It is a lot easier to 'rise on your own merit' when you have a billion dollar head start.


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otter
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posted 15 August 2006 11:51 AM      Profile for otter        Edit/Delete Post
quote:
Instead of stating the case for the tax, Layton quickly abandoned it, admitting that it wouldn't be part of the party's negotiating position in a minority Parliament. And, when it came time to draft the party's platform for 2006, an inheritance tax was nowhere to be found.

And there you have it folks. The NDP are just another party, with little significant difference between them and the others. They float a proposal in the media to see which way the wind is blowing, and when it comes back with a hint of stink attached to it they quickly abandon the concept and backpedal regardless of the issue's relevance or importance.

This is the blight that all reprsentative systems bring with them. A pox on all their houses imo.

When


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Proaxiom
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posted 15 August 2006 02:41 PM      Profile for Proaxiom     Send New Private Message      Edit/Delete Post
quote:
Originally posted by greenie:

That's what a gift tax is for. You can't have an inheritance tax without a gift tax and I strongly believe that Canada needs both. Canadians are significantly undertaxed.


What if I sell my house, and cottage, and boat, and stable of race horses to my son for $1?


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Lard Tunderin' Jeezus
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posted 15 August 2006 02:45 PM      Profile for Lard Tunderin' Jeezus   Author's Homepage     Send New Private Message      Edit/Delete Post
Then you've established their value should the government need them. Think of how affordably we'd be able to settle native land claims.
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jeff house
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posted 15 August 2006 02:49 PM      Profile for jeff house     Send New Private Message      Edit/Delete Post
quote:
What if I sell my house, and cottage, and boat, and stable of race horses to my son for $1?

They've thought of that. Generally, the tax system imputes "fair market value" to transactions such as this.

If they think you are lying about the fair market value, they will appoint an independent evaluator to do it.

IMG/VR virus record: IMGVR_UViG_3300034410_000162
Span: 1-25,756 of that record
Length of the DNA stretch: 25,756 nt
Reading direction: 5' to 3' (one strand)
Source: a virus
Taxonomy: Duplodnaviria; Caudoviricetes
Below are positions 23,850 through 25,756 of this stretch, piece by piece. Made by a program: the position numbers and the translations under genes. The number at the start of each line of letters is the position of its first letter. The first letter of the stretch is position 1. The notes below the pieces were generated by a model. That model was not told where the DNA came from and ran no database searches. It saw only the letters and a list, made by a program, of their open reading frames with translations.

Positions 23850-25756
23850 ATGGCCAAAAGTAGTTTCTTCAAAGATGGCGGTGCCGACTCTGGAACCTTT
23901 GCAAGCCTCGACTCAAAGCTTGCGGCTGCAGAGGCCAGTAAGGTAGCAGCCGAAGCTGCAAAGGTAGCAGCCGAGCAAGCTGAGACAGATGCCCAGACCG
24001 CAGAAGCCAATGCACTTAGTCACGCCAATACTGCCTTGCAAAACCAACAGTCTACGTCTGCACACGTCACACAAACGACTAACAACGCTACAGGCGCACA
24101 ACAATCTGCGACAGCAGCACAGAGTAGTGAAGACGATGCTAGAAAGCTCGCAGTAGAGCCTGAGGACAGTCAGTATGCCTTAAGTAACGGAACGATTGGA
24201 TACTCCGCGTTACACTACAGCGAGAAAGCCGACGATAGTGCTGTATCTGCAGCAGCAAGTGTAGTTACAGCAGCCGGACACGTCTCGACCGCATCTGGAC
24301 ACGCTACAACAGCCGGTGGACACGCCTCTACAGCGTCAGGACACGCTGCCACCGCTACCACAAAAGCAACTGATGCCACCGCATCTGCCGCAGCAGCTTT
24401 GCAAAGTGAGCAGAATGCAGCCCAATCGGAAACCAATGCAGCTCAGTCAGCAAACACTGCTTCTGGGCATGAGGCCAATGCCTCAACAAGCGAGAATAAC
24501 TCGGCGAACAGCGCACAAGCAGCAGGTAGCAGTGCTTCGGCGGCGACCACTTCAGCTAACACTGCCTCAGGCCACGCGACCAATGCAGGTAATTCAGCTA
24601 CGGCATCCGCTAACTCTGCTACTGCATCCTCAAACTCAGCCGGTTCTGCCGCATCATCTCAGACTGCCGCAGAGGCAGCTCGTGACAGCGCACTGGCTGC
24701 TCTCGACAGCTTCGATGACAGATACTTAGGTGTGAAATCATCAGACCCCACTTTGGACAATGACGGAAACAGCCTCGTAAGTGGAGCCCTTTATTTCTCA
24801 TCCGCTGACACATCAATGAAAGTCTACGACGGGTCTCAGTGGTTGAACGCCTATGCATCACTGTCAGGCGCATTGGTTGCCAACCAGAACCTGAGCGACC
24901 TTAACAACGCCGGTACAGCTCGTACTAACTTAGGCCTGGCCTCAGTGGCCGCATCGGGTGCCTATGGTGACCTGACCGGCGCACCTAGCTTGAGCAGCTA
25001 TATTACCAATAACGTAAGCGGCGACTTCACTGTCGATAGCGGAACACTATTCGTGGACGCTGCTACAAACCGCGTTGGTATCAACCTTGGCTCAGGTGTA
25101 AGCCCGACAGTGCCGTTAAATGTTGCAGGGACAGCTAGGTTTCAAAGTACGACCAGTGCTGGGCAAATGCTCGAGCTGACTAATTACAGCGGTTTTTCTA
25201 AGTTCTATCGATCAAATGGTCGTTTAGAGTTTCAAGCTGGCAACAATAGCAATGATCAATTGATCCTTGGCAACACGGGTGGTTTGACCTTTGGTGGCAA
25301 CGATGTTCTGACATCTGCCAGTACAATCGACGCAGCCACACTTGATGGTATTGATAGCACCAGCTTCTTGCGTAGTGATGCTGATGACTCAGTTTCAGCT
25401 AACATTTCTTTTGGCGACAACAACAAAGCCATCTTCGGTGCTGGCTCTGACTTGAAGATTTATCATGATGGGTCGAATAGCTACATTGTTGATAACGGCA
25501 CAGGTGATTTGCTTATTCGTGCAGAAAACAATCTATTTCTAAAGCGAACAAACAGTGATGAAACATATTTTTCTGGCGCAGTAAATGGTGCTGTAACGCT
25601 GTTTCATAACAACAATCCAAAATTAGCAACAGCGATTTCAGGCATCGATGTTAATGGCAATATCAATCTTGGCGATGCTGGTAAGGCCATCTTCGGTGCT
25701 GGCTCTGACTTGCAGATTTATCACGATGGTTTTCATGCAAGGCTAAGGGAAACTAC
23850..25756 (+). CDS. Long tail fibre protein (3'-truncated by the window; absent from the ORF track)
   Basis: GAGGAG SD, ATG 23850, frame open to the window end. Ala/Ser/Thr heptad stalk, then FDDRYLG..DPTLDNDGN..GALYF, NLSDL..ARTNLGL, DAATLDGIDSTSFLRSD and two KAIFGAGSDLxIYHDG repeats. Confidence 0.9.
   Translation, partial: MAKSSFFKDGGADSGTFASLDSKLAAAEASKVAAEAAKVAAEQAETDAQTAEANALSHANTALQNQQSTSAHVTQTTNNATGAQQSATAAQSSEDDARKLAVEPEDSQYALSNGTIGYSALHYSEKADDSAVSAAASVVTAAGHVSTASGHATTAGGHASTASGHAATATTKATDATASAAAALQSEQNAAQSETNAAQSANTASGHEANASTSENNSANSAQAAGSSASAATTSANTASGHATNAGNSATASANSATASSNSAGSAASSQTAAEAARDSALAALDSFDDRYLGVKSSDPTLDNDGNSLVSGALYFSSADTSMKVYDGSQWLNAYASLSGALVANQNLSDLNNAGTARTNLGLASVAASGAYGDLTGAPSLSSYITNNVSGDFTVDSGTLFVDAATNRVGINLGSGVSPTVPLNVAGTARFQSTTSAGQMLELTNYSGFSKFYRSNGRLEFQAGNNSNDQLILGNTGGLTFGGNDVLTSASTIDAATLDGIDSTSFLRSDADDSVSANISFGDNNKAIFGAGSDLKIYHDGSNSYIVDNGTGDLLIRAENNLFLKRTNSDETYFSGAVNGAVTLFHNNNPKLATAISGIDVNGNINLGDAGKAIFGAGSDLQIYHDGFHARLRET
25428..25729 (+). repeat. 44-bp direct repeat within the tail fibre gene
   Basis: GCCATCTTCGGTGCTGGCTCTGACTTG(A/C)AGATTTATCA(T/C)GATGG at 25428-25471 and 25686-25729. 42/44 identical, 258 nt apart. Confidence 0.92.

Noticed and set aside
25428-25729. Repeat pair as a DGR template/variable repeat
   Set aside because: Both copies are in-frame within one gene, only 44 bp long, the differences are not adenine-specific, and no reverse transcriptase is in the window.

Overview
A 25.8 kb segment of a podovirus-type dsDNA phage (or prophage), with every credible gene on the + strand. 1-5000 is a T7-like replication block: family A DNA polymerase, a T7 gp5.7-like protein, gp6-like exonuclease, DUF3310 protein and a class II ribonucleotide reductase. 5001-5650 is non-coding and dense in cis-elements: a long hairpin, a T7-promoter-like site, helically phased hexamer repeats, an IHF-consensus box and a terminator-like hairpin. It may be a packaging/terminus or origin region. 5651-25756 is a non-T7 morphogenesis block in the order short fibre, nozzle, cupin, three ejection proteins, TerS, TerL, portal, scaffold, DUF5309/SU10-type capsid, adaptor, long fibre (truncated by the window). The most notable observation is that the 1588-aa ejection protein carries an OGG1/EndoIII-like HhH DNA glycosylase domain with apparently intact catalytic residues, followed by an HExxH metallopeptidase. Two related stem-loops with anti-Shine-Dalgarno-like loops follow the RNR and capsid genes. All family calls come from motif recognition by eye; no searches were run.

Probably, there's some wiggle room. People can probably get away with lowballing the fair market value. But if they go too low, they're asking for trouble.


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otter
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posted 15 August 2006 03:15 PM      Profile for otter        Edit/Delete Post
Wasn't the Bronfman's that, a few years back, transferred a bunch of the family fortune to the u.s. of a. to avoid the inheritance tax?

I am surprised that, when the faimly fortune is counted in the tens of millions, hundreds of millions and even billions, that there is not some sort of compromise available. Something in the nature of trust funds or other investment instruments that will provide the family members with a comfortable lifestyle, while also putting the rest of the fortune back in the hands of the taxpayer/consumers that provided them with the wealth in the first place?


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jester
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posted 15 August 2006 03:18 PM      Profile for jester        Edit/Delete Post
quote:
I don't think it would be too hard to sell to the public, either, especially as part of a general "Tax Fairness Plan".


The problem with selling to the public is that they only read the headlines,not the fine print.

Which brings us to:

quote:
But the real problem is the mass media, and their owners. They'll call it a death tax, and fudge its
application, because in fact it WOULD apply to them.


Death tax...then linked to how the Liberals eliminated the Capital Gains Tax exemptions....then linked to how government(Liberals) allowed the Irvings,Bronfmans,Eatons etc to move their trusts offshore tax free and now the NDP expect Joe Public to pay inheritance tax.